Monthly Archives: March 2022
Sunday, March 27, 2022
Precipitation: Not today
Motor scooters will serve as landspeeders and police cruisers in the Blacktip Island Community Players’ production of ‘Lukes of Hazzard’ this weekend. (photo courtesy of Aniket Konkar)
The Blacktip Island Community Players will premier their spring performance, a Star Wars-meets-Dukes of Hazzard original piece titled ‘Lukes of Hazzard,’ at Diddley’s Landing public pier Saturday afternoon, a BICP spokesperson said.
“We strive to stretch ourselves, take unusual risks and celebrate local talent, so when Edwin Chub showed us his original script, we jumped at it,” BICP director Doris Blenny said. “The premise is a young and an old Luke Skywalker time warp into 1980s Kentucky and race around the countryside taking on Boss Hutt and his bounty hunters.
“Their main concern, obviously, is saving Princess Daisy,” Blenny said. “We’re staging it at the public pier so we have a bigger stage to maneuver on, and to allow for a larger audience. We’re using scooters as landspeeders and big cyalume light sticks as lightsabers.”
Cast members say the roles offer new challenges.
“I’m taking two well-established characters and morphing them into something new,” said Payne Hanover, playing Uncle Obi Wan. “It’s tough creating a new character while totally respecting the old characters, but I finally got a handle on it. I know others struggled with the same creative issues.”
Cast members agreed.
“At first it was quite difficult keeping a straight face while delivering lines like, ‘Greedo! Greedo! Git them Luke boys!’” said Lee Helm, playing Sheriff JarJar. “But I immersed myself in the character during rehearsals, and now it flows quite naturally.”
The cast includes:
Hugh Calloway as Young Luke
Peachy Bottoms as Old Luke
Antonio Fletcher as Boss Hutt
Lee Helm as Sheriff JarJar
Jessie Catahoula as Deputy Greedo
Payne Hanover as Uncle Obi Wan
Alison Diesel as Princess Daisy
Cori Anders as Yoda’s Force spirit
Marina DeLow as Tusken Raiders 1 and 2
“Lee wanted to play Princess Daisy, but Alison was the only one who could really make the short-shorts work,” Blenny said. “And spirit-Yoda was a late addition—we needed a character who could talk to the audience to explain events on stage, kind of like the chorus in ancient Greek theater, or an Elizabethan aside.”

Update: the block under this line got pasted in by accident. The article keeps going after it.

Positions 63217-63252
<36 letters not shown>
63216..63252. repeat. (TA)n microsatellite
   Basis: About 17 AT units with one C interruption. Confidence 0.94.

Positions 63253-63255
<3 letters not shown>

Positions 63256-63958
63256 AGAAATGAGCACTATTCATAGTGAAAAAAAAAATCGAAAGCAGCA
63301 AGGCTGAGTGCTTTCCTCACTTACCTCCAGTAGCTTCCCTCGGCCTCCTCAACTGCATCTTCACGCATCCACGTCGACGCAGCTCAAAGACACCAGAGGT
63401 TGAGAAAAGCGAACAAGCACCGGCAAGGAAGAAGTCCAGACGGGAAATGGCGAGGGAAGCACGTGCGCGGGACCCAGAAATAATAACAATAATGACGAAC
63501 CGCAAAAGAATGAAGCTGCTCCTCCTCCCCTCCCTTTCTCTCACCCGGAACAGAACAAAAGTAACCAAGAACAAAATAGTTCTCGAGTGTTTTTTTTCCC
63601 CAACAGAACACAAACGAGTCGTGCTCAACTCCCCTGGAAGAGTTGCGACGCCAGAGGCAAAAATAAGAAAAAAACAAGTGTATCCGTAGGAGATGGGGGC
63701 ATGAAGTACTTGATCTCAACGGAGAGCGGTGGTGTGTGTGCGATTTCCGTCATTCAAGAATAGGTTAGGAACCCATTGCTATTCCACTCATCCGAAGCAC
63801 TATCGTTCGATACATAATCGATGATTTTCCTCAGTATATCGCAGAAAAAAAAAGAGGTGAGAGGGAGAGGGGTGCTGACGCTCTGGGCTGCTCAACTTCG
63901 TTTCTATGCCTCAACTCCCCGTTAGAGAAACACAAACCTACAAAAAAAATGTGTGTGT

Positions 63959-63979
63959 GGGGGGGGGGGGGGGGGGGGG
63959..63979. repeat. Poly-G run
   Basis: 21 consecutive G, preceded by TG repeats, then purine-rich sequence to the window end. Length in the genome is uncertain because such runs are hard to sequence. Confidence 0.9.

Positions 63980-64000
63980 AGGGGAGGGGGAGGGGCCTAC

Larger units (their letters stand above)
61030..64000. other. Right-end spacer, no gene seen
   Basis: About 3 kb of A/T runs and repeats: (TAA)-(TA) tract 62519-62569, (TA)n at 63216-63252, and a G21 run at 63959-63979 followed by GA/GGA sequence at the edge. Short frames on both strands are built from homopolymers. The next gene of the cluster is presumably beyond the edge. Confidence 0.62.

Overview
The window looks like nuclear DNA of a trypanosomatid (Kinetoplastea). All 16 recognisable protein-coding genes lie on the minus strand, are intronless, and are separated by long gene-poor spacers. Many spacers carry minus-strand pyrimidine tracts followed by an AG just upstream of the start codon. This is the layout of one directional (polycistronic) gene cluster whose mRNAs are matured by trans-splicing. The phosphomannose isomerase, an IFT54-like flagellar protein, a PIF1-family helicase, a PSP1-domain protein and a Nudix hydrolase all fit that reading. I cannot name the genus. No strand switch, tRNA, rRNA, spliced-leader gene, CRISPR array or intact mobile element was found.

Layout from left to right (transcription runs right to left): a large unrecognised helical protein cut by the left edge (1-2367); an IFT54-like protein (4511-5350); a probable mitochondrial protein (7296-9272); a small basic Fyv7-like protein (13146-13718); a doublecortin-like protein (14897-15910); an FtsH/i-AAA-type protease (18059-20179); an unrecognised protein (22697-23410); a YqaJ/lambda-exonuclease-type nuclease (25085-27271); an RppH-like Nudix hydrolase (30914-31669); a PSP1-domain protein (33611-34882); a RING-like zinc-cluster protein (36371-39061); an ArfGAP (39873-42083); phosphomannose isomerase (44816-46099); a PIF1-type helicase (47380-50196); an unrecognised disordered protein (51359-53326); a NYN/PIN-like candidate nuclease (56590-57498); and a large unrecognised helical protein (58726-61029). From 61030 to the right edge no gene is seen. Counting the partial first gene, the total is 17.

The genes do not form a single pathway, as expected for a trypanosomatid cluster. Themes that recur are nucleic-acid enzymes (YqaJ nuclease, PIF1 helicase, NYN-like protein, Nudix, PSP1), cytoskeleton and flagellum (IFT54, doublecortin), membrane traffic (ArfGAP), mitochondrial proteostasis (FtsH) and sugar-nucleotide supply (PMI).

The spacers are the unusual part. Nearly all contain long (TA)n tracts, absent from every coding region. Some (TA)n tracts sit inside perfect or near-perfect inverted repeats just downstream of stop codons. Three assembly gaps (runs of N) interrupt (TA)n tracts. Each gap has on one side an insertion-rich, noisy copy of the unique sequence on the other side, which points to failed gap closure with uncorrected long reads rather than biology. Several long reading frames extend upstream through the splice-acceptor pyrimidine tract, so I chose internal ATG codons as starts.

Spectators are eager to see the production.
“Doris and them never disappoint with their spring play, and they may have topped even their ‘Nudibrachs’ musical with this one,” Kitty Cottonwick said. “I love Star Wars and I love Dukes of Hazzard, so this touches two special places in my heart. Like a trip back to my childhood. I think most folks feel that way.”
Proceeds from the production will go to the small Caribbean island’s Habitat for Humanity.
The BICP will have auditions next week for their summer musical, ‘Poirots of the Caribbean.’
Sunday, March 20, 2022
Grilled burgers and French fries are now banned at bars and restaurants across the center of Blacktip Island. (photo courtesy of Famartin)
In response to a burgeoning number of clinically-obese residents, the Blacktip Island Health Authority Thursday established a ‘no-fry’ zone around many of the small Caribbean island’s restaurants and bars.
“There’s been an explosion in the number of overweight residents lately. It’s overwhelming our health system,” public health director Dr. Azul Tang said. “A lot of the obesity is due to diet and exercise. We can’t make people exercise, but we can by-God make them eat healthier.
“We banned fried food of any kind across the center of the island where most of the resorts and bars are,” Tang said. “Meals may be baked or boiled, and side dishes will be salads, fruit cups or what have you. People are squawking about it, but we’re not budging.”
The ban will be enforced via multiple methods.
“Doc Tang makes surprise visits, of course, but they’re also using webcams and mini drones,” Sand Spit bartender Cori Anders said. “There’s also cash rewards for people ratting out their friends and neighbors. It’s a scary time—no one knows who to trust. People are eating fries and chicken fingers in locked bathrooms.
“The worst are the health nuts who’ve declared themselves unofficial inspectors, with goofy sky-blue berets,” Anders said. “They see fried anything coming out of the kitchen, they’ll flat-out slap the plate out of the server’s hand. Lee Helm took a hot plate of fish and chips to the face just yesterday.”